Email scams have come a long way since the early 2000s, when poorly written requests for funds in exchange for riches or romance were more easily written off (and even laughable). Today, email scams targeting businesses are extracting billions of dollars worldwide to fraudsters.
“Business email compromise” is a term used by the Crime Complaint Center (IC3) to describe a business scam that’s gaining momentum and costing victims $3.1 billion dollars worldwide. Since January 2015, there’s been a 1,300 percent increase in identified exposed losses.
In the insurance world, it’s known as social engineering fraud or impersonation fraud. Scammers gather intelligence on a company and its key employees by looking through websites, social media profiles and other sources to craft detailed and believable emails sent from an impersonator—all of which either end with a request for funds or confidential data.
From October 2013 to May 2016, IC3 reports more than 14,000 cases in the U.S. alone, totaling more than $960 million in losses. In one case, a company wired a total of $31 million to fraudsters.
While it’s unknown how businesses are targeted for this type of fraud, the IC3 admits the fraudsters’ tactics are sophisticated:
It is largely unknown how victims are selected; however, the subjects monitor and study their selected victims using social engineering techniques prior to initiating the BEC scam. The subjects are able to accurately identify the individuals and protocols necessary to perform wire transfers within a specific business environment. Victims may also first receive “phishing” e-mails requesting additional details regarding the business or individual being targeted (name, travel dates, etc.).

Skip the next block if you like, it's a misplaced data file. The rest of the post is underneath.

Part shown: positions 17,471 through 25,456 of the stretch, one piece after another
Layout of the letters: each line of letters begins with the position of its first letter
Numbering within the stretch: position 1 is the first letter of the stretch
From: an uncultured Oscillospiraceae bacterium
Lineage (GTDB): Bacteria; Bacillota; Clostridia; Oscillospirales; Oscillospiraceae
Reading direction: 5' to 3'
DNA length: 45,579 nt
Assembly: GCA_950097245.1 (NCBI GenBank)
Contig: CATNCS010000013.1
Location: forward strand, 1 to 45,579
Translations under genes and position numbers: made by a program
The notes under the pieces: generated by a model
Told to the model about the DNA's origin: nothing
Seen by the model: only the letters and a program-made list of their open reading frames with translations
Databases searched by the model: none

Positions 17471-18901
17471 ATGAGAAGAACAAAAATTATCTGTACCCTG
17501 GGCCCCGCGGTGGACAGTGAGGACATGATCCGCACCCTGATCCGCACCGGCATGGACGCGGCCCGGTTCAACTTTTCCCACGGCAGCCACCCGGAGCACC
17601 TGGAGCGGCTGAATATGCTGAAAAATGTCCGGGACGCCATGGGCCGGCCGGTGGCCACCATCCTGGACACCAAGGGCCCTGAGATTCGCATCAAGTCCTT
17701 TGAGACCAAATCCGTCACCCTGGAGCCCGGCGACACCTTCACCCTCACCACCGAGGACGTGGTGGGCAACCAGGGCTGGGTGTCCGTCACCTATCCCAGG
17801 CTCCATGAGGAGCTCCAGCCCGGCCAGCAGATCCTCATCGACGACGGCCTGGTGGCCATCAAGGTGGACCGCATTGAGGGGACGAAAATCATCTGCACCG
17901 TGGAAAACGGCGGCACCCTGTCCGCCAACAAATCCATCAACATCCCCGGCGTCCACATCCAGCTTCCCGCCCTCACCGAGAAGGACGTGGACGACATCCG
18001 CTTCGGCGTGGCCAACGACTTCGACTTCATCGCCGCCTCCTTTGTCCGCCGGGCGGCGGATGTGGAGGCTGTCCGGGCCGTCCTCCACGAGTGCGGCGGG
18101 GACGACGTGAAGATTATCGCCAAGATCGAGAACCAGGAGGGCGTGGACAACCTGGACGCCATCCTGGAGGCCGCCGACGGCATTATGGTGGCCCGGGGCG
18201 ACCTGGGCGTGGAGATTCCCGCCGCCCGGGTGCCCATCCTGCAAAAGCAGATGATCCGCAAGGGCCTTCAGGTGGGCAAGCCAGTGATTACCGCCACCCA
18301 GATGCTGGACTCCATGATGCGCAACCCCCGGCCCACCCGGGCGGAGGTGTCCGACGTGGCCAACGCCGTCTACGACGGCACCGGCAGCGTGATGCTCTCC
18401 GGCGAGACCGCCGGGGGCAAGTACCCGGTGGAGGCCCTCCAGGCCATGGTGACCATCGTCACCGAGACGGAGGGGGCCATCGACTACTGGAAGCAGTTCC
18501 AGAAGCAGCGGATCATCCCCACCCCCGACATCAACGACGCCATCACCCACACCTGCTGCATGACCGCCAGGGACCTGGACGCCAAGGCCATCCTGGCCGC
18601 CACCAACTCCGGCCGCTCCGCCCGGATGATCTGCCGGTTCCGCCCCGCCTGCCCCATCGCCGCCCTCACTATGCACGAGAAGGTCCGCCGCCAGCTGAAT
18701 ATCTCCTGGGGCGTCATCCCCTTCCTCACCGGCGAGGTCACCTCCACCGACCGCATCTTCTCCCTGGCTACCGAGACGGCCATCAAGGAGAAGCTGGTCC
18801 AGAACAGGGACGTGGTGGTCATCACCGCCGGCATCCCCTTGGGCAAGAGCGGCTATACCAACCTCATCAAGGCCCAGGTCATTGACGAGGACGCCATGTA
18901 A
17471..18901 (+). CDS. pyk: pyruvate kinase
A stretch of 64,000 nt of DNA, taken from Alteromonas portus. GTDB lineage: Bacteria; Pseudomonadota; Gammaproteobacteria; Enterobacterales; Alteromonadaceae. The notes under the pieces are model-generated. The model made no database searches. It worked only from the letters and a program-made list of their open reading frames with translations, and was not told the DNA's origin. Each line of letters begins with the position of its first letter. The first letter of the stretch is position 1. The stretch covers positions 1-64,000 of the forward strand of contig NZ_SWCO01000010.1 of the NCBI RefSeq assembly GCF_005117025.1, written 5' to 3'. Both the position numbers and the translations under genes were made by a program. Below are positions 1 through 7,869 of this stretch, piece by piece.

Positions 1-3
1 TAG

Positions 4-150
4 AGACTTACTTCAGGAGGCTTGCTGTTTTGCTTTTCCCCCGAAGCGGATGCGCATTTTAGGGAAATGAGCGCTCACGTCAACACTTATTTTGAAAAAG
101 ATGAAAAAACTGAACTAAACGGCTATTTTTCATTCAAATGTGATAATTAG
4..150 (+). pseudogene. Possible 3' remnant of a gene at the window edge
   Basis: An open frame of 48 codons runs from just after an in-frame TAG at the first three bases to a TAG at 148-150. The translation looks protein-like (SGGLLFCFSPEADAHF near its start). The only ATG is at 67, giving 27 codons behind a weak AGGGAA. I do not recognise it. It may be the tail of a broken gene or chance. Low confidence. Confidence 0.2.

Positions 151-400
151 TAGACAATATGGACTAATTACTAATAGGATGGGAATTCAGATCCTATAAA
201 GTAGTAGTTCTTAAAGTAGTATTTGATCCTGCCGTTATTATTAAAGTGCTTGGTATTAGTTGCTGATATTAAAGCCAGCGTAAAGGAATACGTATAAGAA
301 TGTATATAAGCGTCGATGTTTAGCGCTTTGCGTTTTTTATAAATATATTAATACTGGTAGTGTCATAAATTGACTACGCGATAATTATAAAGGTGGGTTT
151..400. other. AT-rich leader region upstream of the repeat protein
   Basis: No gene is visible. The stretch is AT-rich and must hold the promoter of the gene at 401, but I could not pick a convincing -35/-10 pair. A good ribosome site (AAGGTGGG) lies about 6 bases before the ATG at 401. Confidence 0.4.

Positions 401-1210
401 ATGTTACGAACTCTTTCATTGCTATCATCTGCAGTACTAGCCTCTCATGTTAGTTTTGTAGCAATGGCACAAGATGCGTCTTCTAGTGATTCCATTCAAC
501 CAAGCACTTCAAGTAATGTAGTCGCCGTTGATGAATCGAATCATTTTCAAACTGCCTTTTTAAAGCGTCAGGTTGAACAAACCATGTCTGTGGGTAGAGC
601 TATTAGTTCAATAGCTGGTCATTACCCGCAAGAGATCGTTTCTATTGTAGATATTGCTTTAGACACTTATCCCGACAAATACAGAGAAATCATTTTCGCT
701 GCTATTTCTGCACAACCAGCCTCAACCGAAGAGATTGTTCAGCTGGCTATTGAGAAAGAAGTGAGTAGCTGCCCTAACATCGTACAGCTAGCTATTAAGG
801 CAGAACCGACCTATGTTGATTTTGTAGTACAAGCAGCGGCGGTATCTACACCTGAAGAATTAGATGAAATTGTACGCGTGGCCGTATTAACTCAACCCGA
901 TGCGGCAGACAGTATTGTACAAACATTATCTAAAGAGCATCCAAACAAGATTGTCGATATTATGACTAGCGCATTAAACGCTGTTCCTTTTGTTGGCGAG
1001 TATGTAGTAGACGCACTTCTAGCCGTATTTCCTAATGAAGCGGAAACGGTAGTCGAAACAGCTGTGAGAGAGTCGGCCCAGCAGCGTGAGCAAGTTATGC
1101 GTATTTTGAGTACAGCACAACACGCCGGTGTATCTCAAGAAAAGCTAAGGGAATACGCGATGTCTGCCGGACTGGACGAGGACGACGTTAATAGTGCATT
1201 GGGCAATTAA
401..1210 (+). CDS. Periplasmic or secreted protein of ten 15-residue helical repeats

Some individuals reported being a victim of various Scareware or Ransomware cyber intrusions immediately preceding a BEC incident. These intrusions can initially be facilitated through a phishing scam in which a victim receives an e-mail from a seemingly legitimate source that contains a malicious link. The victim clicks on the link, and it downloads malware, allowing the actor(s) unfettered access to the victim’s data, including passwords or financial account information.